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Swoboda, Marian J.; Roberts, Audrey J. / Wisconsin women, graduate school, and the professions

Droste, Jean
Chapter 1: Vocational aspirations and job realities: a look at some women receiving Ph. D.'s prior to 1926,   pp. 1-10

Page 4

a brilliant mind.25 She wrote her doctoral dissertation under the direction
Dr. Carl Russell Fish in history. Fish used part of Edwards' work in his
The Rise of the Common Man.
Dr. Edwards hoped to obtain a position in the University of Wisconsin
history department, but Fish had not pressed her cause because of the
hostility of the other members of the department. She wrote to Fish: "With
your almost femininely deep perception I am sure you felt that the unfailing
kindness shown me by other members of the department was bestowed more
as an act of grace and by way of easy toleration than in real recognition
of my
personal and intellectual qualifications."26
Edwards' next choice was a chair in American history at Washington
University, but she had as much expectation of receiving the job as obtaining
a "seat on Mount Olympus."27 If all else failed, Edwards felt she
would try to
obtain a position at Sophie Newcomb College in Louisiana. Acting in her be-
half, Fish wrote to Milton J. White, head of the Sophie Newcomb history de-
partment. "Anyway," he went on to say, "the authorities prefer
male to
female professors. The last is strictly confidential."28 In 1917 Edwards
secured a teaching position at Lake Erie College for Women in Painesville,
Ohio. After teaching at Lake Erie College six years she obtained a position
the Extension Division of the University of Wisconsin where she worked until
her death in 1926.29
Another Wisconsin Ph.D., Florence Porter Robinson, also experienced
discrimination. While she was attending the University of Chicago, Robinson
and a friend of hers had been "sufficiently impressed by the number
quality of the graduate women to contrast them with the very scanty oppor-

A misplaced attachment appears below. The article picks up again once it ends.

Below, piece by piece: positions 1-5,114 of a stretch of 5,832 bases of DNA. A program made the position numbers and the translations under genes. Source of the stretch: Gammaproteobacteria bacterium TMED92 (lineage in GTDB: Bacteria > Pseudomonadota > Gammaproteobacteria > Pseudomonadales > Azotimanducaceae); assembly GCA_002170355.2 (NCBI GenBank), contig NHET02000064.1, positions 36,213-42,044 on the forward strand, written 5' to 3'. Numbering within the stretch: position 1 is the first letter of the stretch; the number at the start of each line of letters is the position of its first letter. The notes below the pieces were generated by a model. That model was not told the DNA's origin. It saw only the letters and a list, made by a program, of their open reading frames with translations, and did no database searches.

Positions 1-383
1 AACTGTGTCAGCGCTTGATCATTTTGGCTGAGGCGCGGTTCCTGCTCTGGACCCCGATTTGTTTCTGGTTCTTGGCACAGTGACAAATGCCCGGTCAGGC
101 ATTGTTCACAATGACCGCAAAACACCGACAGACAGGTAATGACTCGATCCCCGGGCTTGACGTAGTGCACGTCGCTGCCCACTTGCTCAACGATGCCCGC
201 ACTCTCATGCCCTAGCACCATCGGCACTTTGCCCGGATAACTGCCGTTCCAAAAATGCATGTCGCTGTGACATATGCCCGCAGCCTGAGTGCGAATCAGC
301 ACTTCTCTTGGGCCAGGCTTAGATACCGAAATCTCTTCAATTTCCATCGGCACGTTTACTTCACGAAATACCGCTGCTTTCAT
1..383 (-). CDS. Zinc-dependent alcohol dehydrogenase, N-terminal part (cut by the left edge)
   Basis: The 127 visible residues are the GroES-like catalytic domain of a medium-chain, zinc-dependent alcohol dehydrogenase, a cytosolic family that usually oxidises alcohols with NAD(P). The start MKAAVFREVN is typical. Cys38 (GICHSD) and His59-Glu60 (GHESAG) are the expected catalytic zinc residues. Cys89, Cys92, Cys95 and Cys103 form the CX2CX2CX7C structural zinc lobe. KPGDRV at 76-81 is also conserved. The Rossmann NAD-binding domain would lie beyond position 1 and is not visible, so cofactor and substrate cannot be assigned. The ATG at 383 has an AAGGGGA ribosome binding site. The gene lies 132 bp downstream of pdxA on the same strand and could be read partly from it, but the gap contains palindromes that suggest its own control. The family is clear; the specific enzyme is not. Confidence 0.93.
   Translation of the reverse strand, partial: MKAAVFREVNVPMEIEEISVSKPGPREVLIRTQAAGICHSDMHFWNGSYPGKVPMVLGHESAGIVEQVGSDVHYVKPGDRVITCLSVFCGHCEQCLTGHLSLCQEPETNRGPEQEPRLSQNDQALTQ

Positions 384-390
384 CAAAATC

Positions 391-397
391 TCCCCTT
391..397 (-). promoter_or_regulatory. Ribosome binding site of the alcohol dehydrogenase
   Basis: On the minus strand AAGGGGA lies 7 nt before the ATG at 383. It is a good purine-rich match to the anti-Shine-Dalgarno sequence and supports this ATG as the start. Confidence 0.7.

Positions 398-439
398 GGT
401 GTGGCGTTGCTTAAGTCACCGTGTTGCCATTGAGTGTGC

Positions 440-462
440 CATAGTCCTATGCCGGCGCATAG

tunity for [their] professional placement and advancement.'"30 Robinson
taught high school Latin for a few years after her graduation from the univer-
sity in 1889. In 1891 she studied at the Harvard Annex, and then came back
to the University of Wisconsin to obtain her master's degree in history.31
studied under Frederick Jackson Turner and obtained her degree in 1892.
After receiving her M.A. she was still unable to find any university or college
position where she could teach history. She became convinced that her in-
ability to find a university job resulted from the fact that she was a woman.
Her assumption was probably correct. At the same time she was searching for
a position, many men with similar or inferior backgrounds had obtained jobs
at Wisconsin.32 After further attempts to obtain a university position failed,
Robinson decided to change her career plans and become a home economics
teacher. In 1918 she accepted a job as head of home economics at Beloit Col-
lege. In 1921 President Brannon of Beloit wrote her a letter complimenting
her on her work. He was "very greatly pleased with the development of
ucational plans for women at Beloit during the last three years. I have ap-
preciated more than I can tell you the wisdom, patience, and balance which
you have manifested in our rather slow progress.' 3 Robinson replied that
had been upset to find herself outranked by others, especially by those who
were not department heads. She felt that, at least in the case of those who
were not department heads, seniority should have counted as a factor. She
"could only conclude that the trouble was with myself or my sex, either
tion being disheartening because irremediable.... Your very kind letter en-
courages me to hope that I am not wholly failing the college in scholarship
usefulness and to believe that Beloit is not a college which permits a biologi-

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